What is Financial aid?
- Student Financial Aid emerged as a vital force in financing American higher education during the 1970’s, when the Education Amendments of 1972 authorized a massive expansion of funding and also established a program to encourage states to become involved or to do more in assisting their students with their educational costs. Today, over half of all students in higher education rely on one or more forms of financial aid during their academic careers. Financial aid is usually based on need but some is merit-based such as academics, athletics, artistic ability, etc.
Forms of Financial Aid
Financial Aid is designed to help individuals meet their educational expenses when their own resources are not sufficient. A student who believes that his/her own family resources are not sufficient to pay for all costs of attendance (tuition, room and board, books, transportation, etc.) should apply for financial aid through the Financial Aid Office of the college he/she plans to attend. There are three types of aid available:
- Grants – gifts or scholarships which do not have to be repaid.
- Loans – money borrowed to cover school costs, which must be repaid (usually with interest) over a specified period of time (usually after the student graduates from college).
- Work – employment that enables a student to earn a portion of school costs.
What is Family Contribution?
The family contribution is the amount of money the family of a student is expected to contribute toward college expenses. The family includes the student and the student’s parents. The amount of money that is expected to be contributed by the family is calculated by a standardized formula that takes into account the following:
- Family’s financial resources (income and assets)
- Size of family, and
- Basic living expenses of the family
The calculation of family contribution is based on information provided by the student’s family on a standardized need analysis form. All students who apply for Federal financial assistance are required to complete the Free Application for Federal Student Aid (FAFSA). There is no charge to the student or the student’s family for the processing of this form or for determining the student’s eligibility for federal financial assistance. You can receive the FAFSA form by calling 1-800-433-3243 or ask your high school guidance counselor. This form can also be completed electronically but you will need to check with your guidance counselor for more information on this process. Results will be mailed to you in about four weeks.
- All financial aid forms must be resubmitted each year.
- Apply for financial aid as early as possible (never before January 1 of the year you want to enroll).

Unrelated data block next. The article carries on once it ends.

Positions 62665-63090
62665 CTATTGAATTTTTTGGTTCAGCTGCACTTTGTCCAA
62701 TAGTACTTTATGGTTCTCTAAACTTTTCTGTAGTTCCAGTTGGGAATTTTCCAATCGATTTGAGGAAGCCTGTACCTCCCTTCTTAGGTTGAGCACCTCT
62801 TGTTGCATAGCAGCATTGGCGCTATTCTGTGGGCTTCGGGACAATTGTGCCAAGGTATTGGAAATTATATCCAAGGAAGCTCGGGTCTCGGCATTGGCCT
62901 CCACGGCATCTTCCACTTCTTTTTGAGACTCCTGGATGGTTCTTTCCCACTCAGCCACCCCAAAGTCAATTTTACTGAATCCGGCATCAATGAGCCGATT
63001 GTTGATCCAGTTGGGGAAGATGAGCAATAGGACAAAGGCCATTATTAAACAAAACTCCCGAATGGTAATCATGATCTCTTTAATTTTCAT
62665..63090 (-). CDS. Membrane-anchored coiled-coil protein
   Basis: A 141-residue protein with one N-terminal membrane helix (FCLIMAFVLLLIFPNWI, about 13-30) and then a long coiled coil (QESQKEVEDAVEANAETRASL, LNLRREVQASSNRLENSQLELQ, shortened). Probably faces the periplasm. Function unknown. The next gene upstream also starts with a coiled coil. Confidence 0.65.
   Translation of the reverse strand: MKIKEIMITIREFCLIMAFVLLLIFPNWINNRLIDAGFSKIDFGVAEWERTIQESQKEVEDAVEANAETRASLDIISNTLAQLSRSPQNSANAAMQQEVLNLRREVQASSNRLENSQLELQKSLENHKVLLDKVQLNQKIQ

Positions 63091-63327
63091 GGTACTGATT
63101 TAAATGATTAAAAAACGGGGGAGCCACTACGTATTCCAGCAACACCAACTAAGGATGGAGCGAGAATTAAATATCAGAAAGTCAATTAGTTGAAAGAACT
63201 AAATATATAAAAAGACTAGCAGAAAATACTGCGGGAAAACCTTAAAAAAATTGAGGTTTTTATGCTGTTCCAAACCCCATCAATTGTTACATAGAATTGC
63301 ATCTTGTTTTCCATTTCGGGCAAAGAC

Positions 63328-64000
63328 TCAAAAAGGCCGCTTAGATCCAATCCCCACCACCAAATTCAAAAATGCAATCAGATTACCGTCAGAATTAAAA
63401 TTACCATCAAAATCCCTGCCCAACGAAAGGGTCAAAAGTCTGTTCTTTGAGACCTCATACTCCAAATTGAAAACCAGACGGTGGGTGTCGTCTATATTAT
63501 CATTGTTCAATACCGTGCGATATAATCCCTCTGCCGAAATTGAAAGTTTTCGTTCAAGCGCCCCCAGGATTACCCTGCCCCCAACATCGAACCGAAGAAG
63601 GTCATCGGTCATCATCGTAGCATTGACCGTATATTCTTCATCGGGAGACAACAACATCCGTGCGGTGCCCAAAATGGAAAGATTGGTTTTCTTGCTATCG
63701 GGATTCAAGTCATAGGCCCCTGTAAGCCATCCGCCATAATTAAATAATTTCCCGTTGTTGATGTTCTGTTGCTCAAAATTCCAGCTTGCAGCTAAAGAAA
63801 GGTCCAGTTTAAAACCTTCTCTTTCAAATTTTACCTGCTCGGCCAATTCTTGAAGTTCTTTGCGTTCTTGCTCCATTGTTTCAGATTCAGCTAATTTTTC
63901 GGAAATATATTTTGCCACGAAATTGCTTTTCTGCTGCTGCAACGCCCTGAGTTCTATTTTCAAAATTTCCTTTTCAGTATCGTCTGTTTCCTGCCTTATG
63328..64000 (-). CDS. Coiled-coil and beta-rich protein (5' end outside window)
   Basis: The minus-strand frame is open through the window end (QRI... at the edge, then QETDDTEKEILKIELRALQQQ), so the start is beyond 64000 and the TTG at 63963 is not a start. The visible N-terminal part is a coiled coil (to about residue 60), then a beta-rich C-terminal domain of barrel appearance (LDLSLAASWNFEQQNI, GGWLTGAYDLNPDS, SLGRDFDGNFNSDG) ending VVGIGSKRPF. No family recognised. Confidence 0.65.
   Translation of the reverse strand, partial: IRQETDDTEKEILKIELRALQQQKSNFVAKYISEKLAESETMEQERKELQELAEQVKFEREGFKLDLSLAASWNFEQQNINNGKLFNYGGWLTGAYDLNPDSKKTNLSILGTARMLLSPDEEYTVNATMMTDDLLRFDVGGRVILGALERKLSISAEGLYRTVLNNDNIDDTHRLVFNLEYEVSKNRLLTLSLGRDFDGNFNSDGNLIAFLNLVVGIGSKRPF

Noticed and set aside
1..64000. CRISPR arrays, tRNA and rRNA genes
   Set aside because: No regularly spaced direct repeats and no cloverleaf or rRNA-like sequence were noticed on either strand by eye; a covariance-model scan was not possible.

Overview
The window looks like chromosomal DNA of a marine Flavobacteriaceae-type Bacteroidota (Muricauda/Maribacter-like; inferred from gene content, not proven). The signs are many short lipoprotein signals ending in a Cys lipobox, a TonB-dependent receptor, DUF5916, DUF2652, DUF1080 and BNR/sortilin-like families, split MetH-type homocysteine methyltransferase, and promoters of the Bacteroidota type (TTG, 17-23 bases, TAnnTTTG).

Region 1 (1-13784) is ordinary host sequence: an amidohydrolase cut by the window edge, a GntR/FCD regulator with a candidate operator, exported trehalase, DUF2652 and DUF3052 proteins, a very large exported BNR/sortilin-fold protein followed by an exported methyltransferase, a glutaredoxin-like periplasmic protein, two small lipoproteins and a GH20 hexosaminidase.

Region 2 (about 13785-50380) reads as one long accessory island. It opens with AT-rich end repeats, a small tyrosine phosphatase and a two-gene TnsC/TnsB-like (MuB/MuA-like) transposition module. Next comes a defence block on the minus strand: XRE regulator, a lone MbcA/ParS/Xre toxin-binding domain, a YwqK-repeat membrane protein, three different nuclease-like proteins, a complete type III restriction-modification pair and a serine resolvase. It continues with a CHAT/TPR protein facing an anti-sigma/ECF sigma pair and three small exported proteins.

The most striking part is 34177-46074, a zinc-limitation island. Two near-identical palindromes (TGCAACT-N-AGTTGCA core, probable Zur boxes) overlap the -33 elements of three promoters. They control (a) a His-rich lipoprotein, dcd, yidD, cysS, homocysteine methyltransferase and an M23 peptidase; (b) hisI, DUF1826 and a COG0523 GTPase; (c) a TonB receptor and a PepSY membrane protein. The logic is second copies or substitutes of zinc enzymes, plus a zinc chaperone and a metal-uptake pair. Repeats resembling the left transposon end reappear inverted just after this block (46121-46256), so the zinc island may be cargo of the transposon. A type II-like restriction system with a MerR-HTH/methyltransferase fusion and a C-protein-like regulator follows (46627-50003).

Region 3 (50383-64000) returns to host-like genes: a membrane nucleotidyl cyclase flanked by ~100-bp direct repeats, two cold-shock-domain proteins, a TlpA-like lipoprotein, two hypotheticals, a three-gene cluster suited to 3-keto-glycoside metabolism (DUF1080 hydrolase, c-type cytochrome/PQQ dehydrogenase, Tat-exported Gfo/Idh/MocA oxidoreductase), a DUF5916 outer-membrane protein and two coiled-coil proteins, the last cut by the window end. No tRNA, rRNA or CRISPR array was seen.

Websites for College and Financial Aid Information
There are a number of Web sites that may be of help as students search for college and financial aid information. FinAid: Financial Aid Information Page provides a comprehensive and free resource for financial aid on the World-Wide Web. This page offers Fast Web (a free scholarship search engine) and links to government funding sources, information for international students, and referrals to the other sites of interest. Site includes an on-line scholarship service, the Smart Student Guide to Financial Aid, and a calculator to estimate EFC (Expected Family Contribution).
- www.ed.gov – U.S. Department of Education homepage.
- www.ed.gov/inits/hope/index.html – Information regarding Hope and Lifelong Learning tax
- www.fafsa.ed.gov – Site to complete FAFSA online, Renewal FAFSA online, and make corrections to existing FAFSA record information.
- www.nasfaa.org/SubHomes/Cashforcollege/index2.html – Includes answers to most commonly asked questions regarding the financial aid process.
- www.collegeispossible.org – Resources developed to help parents and students who are looking for answers. Has links with information on books, websites, and brochures recommended by admissions and financial aid professionals.
- www.glhec.org – Site for Great Lakes Higher Education Corp., a guarantor of
student loans. Includes an online calculator for determining monthly loan payments. Also allows online review of student loan accounts using the IBIS (Internet Borrower Inquiry System).
- www.mapping-your-future.org– A comprehensive resource with definitions, glossary,tips and many useful links.
- www.ftc.gov/bcp/conline/edcams/scholarship/index.html– Contains information regarding tips for avoiding scholarship scams.
State of Ohio Aid Information
- www.regents.state.oh.us – Information regarding Ohio grants, scholarships, etc.
Note: The above sites are for informational purposes only. They may be helpful to you as a resource regarding various topics. This is by no means a complete list, nor is it an endorsement by the Chillicothe-Ross Community Foundation for any of these specific sites. In addition, as the number of web-sites related to financial aid continues to grow, check your browser for financial aid information which extends beyond the sites mentioned above.